It’s nice to see a mage in Dragon Blaze that’s more about support than she is damage. Depending how you spec your team, she could be useful in certain situations, specifically PvP, but due to her lacking attack abilities and relatively lengthy cooldowns, she isn’t as useful in PvE modes such as World Bosses and Labyrinth. It’s not like Foxy can turn a boss against itself, although having a quick breather with Luring Fox Fire might be beneficial at times. Compared to Draco Brightspark who has life steal, and Fryderyk who can strike through shields and does massive AOE damage upon death, Bliss Foxy has a very limited appeal.


Arrow Trigger: The archers in Dragon Blaze have been some of my personal favorites as they not only work great in World Bosses, but are also generally well rounded. Arrow Trigger is the next archer to grace the free-to-play RPG and she can be impressive in certain situations. Rocking a giant crossbow, while she’s slightly slower than her archer deity siblings, this huntress is not to be taken lightly. Her first attack, Penetrating Steel Bow, deals a great amount of damage on a single opponent (1296% to be exact) and casts a debuff that can be beneficial in PvP where healing is restricted for nine seconds. Alternatively, this attack can be used to great effect in chapter 2’s daily dungeon while facing Farrah as her heal abilities can be somewhat of a nuisance. Paired with her third skill, Hunting Instinct, that buffs the vixen’s attack by 144% for 28 seconds, Penetrating Steel Bow can shine enormously. Her second and final attack is flashy, having Trigger jump in the air and unleash an AOE blast that resembles that of Blackaria’s tiger. Unfortunately, while it is an AOE attack, it’s less impressive than Llywelyn’s Destructive Burst and Draco Bloodwind’s Blood Storm as it hits weakly with no additional effects other than looking pretty.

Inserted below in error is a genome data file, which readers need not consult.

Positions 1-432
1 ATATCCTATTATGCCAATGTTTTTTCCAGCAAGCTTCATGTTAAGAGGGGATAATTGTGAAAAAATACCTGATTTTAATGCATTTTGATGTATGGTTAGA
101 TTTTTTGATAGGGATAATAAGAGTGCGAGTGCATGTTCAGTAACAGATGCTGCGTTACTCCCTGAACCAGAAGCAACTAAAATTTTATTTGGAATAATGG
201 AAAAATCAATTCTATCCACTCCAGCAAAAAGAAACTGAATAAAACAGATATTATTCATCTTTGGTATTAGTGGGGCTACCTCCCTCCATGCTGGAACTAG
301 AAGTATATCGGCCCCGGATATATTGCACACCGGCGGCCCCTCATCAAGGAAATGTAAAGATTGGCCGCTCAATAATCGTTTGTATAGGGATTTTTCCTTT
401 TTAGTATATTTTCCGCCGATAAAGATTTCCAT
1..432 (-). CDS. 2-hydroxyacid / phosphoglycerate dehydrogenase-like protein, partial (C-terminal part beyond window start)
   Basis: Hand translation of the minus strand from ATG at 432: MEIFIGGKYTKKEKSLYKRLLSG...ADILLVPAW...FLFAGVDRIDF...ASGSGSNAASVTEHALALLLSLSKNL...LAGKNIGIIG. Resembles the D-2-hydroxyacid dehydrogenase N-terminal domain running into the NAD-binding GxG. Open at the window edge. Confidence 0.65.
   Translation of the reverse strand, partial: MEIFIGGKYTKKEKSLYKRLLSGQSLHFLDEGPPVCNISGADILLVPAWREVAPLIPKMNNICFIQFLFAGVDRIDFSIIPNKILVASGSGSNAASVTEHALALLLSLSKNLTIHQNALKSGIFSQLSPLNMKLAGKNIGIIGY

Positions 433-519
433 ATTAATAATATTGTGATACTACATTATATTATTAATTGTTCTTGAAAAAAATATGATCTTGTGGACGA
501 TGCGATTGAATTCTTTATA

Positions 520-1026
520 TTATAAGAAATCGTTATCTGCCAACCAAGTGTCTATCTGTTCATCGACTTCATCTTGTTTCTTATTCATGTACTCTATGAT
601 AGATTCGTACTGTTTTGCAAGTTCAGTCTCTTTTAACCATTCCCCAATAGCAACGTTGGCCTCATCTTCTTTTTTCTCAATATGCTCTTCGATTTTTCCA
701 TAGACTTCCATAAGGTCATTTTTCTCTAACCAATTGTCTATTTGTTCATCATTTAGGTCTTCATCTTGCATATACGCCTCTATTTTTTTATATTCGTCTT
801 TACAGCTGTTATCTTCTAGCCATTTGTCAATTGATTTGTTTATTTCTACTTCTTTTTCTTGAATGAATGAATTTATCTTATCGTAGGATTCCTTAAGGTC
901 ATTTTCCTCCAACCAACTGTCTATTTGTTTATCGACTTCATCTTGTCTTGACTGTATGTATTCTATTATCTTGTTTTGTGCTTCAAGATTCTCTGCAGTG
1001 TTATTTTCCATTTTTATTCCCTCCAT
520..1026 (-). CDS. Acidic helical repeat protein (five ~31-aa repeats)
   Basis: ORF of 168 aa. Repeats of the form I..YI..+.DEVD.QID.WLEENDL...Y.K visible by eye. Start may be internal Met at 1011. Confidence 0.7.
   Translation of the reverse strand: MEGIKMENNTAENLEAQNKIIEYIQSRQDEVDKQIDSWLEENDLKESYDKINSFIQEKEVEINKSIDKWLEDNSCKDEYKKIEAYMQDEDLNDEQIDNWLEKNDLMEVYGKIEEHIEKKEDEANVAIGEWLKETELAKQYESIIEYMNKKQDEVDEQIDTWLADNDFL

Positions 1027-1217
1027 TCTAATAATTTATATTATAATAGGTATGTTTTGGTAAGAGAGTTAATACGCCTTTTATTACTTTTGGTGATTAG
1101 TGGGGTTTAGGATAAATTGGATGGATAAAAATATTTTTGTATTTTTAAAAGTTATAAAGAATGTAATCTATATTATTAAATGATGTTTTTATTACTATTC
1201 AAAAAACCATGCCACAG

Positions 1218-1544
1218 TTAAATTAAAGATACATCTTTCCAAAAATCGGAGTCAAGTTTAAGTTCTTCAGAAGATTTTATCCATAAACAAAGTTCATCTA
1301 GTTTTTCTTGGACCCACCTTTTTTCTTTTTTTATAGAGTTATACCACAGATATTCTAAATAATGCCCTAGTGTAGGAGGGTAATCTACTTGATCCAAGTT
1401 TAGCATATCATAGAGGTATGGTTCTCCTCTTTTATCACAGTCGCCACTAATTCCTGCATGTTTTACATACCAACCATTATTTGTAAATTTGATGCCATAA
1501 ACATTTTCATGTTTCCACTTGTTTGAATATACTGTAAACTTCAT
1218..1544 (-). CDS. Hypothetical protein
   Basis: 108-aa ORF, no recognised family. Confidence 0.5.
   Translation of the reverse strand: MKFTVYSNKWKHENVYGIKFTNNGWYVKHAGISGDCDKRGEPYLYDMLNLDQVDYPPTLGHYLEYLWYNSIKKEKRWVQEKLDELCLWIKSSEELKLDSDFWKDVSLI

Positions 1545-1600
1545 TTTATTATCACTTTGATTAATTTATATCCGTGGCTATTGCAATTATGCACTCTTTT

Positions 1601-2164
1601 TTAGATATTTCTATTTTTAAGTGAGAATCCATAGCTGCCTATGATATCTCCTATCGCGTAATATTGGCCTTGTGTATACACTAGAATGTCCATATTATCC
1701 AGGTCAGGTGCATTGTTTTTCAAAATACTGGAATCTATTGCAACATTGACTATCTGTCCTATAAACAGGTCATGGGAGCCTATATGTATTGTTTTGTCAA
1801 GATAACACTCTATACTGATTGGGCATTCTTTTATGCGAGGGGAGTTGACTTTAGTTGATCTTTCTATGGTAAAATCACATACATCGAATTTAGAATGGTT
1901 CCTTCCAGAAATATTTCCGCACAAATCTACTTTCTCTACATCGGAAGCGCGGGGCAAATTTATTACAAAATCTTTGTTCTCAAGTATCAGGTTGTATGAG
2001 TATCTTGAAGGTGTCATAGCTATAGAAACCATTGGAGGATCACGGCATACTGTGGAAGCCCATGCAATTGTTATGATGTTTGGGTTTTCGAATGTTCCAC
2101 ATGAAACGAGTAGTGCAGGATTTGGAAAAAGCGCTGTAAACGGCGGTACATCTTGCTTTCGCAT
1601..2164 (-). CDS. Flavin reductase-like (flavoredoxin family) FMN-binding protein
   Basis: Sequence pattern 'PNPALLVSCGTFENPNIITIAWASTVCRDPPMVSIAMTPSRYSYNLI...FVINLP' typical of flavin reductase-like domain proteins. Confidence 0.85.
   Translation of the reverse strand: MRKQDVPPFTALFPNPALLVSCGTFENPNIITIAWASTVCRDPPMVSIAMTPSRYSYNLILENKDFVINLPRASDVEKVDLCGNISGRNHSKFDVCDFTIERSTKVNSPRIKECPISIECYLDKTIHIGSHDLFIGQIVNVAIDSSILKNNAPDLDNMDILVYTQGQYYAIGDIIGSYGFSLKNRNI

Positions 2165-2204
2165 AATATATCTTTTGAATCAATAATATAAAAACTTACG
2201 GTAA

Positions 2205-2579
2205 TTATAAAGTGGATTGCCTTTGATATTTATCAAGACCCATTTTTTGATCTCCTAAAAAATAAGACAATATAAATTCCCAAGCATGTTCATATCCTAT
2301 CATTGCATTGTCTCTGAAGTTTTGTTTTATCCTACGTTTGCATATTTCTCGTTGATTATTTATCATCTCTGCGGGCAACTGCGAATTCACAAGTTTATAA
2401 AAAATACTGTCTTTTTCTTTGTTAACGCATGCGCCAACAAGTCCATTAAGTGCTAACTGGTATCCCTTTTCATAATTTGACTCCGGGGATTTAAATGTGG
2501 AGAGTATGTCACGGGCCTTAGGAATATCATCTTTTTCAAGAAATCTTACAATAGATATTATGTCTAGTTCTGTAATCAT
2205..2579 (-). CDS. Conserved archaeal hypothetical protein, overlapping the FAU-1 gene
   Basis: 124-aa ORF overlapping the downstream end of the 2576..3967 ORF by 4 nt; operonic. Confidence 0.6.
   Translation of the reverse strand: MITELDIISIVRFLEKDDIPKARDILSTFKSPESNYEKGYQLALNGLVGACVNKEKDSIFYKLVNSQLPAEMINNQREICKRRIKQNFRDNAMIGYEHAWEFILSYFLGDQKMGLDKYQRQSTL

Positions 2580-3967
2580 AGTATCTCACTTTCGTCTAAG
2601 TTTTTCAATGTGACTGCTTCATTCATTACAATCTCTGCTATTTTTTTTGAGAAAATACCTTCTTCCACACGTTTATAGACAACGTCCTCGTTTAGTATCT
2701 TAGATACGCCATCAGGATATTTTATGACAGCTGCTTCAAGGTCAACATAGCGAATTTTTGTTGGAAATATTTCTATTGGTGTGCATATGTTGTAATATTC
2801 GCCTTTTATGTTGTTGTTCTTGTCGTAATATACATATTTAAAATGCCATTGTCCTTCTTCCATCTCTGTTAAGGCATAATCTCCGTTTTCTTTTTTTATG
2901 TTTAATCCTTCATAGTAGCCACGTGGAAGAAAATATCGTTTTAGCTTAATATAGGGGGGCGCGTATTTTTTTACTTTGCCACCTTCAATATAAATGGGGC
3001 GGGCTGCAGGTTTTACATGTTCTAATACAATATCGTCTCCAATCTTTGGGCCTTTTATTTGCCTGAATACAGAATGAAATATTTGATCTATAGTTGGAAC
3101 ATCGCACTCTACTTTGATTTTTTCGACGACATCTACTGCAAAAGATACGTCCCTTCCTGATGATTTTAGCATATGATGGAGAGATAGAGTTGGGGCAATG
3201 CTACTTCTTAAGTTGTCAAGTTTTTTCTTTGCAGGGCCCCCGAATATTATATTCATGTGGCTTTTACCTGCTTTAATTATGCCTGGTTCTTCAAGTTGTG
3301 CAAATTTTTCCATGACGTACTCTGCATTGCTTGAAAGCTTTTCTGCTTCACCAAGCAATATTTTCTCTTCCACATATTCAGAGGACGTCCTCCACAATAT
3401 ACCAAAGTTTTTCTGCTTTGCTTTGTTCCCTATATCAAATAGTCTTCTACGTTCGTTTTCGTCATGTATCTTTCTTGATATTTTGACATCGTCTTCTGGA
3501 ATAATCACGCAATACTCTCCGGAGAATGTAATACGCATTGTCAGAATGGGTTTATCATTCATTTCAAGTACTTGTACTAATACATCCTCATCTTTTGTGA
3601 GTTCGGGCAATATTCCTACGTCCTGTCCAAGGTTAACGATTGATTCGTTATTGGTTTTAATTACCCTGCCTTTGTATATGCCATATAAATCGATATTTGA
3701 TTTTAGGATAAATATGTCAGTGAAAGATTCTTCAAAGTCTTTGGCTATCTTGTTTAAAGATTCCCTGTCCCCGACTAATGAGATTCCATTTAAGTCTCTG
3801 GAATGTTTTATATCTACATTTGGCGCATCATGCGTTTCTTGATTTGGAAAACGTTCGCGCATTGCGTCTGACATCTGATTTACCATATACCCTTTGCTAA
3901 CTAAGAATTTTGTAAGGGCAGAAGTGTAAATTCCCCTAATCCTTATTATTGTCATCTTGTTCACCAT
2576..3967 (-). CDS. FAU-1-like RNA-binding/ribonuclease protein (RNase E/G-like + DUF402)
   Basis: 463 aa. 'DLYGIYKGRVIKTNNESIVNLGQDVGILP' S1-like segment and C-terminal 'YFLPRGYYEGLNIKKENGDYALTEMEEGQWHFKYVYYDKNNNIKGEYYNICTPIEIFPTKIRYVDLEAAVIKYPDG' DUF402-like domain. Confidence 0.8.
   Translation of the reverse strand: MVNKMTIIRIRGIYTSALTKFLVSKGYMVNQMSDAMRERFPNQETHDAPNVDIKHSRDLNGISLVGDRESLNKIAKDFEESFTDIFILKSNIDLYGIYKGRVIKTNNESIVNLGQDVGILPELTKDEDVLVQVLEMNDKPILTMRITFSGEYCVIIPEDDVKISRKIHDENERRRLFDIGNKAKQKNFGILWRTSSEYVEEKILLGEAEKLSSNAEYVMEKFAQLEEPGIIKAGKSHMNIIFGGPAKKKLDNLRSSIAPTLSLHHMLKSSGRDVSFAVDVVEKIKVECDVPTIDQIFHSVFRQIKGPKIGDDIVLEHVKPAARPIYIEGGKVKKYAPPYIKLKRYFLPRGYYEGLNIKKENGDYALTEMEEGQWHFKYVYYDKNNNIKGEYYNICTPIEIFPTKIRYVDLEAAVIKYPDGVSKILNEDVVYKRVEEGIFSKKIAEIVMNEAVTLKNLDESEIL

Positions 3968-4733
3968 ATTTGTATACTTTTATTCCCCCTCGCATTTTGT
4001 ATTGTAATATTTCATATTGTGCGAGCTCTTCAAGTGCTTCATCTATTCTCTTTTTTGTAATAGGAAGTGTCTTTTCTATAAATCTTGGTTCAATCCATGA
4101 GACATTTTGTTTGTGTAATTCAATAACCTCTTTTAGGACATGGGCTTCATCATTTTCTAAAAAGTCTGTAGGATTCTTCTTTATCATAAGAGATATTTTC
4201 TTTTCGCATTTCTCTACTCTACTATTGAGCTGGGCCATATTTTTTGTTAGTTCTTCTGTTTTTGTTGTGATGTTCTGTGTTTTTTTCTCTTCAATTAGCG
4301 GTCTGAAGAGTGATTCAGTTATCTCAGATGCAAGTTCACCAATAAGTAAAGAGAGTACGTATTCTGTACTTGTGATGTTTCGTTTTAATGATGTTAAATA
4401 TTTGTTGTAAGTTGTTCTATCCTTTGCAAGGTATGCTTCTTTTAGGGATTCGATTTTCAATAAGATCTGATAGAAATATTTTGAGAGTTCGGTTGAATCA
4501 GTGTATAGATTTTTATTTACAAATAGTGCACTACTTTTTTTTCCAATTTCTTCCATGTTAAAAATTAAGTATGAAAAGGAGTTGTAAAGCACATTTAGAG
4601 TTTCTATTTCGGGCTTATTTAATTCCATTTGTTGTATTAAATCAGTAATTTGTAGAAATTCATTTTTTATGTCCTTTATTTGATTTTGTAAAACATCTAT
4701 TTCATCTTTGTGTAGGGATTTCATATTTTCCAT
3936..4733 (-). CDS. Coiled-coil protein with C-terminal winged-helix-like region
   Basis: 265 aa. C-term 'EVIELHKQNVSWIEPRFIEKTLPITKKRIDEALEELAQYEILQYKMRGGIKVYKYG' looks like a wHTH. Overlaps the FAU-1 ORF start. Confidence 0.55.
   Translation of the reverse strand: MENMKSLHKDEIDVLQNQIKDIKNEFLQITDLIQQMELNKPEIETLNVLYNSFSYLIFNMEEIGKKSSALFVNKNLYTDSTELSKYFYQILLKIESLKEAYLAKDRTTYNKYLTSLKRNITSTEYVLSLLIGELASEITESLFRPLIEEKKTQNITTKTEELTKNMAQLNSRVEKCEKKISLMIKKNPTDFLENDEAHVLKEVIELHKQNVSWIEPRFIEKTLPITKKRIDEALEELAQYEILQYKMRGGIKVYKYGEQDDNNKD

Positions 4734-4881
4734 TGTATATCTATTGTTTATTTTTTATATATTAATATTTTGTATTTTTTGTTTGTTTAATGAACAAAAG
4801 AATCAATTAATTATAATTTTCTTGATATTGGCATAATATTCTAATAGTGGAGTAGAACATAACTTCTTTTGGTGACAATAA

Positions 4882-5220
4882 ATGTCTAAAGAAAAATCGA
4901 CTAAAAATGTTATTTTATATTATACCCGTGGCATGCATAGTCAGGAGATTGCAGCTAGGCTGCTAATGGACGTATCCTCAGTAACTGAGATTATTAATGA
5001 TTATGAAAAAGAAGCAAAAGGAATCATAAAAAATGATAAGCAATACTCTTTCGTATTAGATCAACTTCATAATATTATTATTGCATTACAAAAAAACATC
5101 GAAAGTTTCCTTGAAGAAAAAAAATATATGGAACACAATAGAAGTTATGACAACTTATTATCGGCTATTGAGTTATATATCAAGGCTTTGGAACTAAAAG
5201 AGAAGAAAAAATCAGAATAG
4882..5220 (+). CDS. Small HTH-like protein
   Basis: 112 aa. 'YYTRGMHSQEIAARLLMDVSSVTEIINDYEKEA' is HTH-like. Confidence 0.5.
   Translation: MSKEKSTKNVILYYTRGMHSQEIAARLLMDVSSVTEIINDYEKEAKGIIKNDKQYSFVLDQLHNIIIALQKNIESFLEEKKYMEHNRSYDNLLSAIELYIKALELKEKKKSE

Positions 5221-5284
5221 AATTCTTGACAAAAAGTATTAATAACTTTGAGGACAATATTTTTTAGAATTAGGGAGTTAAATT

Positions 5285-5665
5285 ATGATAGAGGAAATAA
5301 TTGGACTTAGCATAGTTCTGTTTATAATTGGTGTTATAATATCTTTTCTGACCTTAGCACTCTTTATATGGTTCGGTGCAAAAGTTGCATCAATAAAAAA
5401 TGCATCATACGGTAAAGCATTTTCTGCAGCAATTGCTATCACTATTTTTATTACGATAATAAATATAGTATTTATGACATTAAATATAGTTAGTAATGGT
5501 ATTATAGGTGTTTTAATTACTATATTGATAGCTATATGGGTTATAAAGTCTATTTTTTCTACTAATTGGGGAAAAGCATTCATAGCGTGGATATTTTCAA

It’s a little hard to recommend Arrow Trigger over the other archer deities. She does have some decent passive skills that affects the entire team, but she really only has one skill that becomes impressive when paired with her timely buff. She will hit hard and is a little quicker on her feet (although slower on the draw), it seems like she’s primarily designed to take down larger, single opponents such as the Golem as opposed to groups. Regardless, if you have a team of allies that are speced more towards critical damage, she can help booster their attacks.